The New York Daily News by KENNETH LOVETT - January 13,2009
ALBANY - Gov. Paterson on Tuesday nominated a childhood friend of Assembly Speaker Sheldon Silver as chief judge of the state's highest court. Paterson picked Jonathan Lippman, presiding justice of the First Department of the Appellate Division of the state Supreme Court, from a list of seven finalists to head the Court of Appeals. "Judge Lippman led the implementation of nationally significant reforms, including jury reform, contributed to the creation of problem-solving courts, such as special drug courts and domestic violence courts, and played an integral role in keeping the courts open after the attacks on Sept. 11," Paterson said. The nomination goes to the state Senate for approval. "It's certainly an unusual pick even if it's not a surprising one," said Vincent Bonventre, an Albany Law School professor and Court of Appeals expert.
Besides his friendship with Silver, Lippman is also close to Judith Kaye, the longtime chief judge who was required to retire at the end of last year after turning 70. Between 1996 and May 2007, Lippman was Kaye's right-hand man administering the state's vast court system. Lippman is the first non-Court of Appeals judge to become its chief since Alton Parker in 1898, Bonventre said. While Lippman, 63, was always considered a front-runner, some were surprised Paterson did not choose one of two sitting Court of Appeals associate judges on the list of finalists - Theodore Jones and Eugene Pigott. Jones would have been the first black chief justice, but he was the judge who heavily sanctioned the city transit workers union for its illegal strike in 2006. One of the union's lawyers is Basil Paterson, the governor's father.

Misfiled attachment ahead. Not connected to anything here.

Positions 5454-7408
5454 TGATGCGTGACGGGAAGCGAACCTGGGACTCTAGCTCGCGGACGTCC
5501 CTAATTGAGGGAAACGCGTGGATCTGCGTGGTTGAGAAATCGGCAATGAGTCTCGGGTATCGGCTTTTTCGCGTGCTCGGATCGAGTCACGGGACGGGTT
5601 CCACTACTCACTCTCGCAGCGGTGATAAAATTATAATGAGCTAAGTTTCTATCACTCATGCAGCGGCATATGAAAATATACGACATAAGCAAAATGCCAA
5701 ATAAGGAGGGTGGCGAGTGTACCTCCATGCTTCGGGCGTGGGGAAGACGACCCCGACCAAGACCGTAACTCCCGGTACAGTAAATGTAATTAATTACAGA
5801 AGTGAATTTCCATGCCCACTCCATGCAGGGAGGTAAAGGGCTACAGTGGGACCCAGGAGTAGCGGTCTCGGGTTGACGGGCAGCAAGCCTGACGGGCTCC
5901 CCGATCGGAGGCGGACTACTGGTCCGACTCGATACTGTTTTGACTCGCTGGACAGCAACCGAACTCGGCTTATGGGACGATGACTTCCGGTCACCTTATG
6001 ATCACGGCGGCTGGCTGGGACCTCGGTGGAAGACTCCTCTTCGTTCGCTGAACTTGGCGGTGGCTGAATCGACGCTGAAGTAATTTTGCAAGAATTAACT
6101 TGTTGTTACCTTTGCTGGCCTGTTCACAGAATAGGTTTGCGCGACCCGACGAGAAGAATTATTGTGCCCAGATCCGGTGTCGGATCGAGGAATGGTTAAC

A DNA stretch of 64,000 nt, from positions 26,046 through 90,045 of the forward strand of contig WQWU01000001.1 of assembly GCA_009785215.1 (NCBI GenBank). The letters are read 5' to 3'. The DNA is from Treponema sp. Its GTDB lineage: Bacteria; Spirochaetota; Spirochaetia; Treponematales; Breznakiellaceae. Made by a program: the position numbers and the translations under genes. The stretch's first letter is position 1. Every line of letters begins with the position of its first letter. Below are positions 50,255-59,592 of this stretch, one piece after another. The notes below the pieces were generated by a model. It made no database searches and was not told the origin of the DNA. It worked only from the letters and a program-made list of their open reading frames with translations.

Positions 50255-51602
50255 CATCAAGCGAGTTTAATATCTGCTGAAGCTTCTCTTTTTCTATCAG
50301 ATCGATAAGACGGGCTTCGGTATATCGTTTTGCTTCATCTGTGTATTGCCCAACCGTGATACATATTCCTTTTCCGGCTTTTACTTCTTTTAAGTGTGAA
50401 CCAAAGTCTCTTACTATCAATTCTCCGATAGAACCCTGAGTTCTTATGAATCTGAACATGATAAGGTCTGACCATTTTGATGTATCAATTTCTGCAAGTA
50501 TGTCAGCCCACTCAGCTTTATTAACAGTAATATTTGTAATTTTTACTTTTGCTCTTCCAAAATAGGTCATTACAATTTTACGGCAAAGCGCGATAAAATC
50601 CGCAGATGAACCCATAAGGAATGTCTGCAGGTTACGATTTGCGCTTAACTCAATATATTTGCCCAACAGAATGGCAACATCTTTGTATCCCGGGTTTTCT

Choosing Jones or Pigott as chief judge would have meant creating a vacancy on the court, giving Paterson an immediate chance to select a second member of the seven-judge body, court observers said. Paterson last month complained angrily about the lack of diversity on the list of finalists he received from the Commission on Judicial Nomination, noting there were no women or Hispanics. "I would think that, politically, it would have made more sense for him to pick someonbdy on the court so he would have been creating another vacancy," Bonventre said. "He would then have had two opportunities to put his imprint on the Court of Appeals." A Manhattan native, Lippman received his undergraduate degree in 1965 and a law degree in 1968 from New York University. He has been a member of the state bar since 1968.
CITY JUDGE TO BE NEXT CHIEF
The New York Post - January 14, 2009
ALBANY - Jonathan Lippman, who presides over the intermediate appellate court in Manhattan, has been named New York's next chief judge by Gov. Paterson. Lippman will succeed Judge Judith Kaye, who retired last year, after reaching the age limit of 70. Kaye headed the Court of Appeals for 15 years. The nomination must be approved by the state Senate.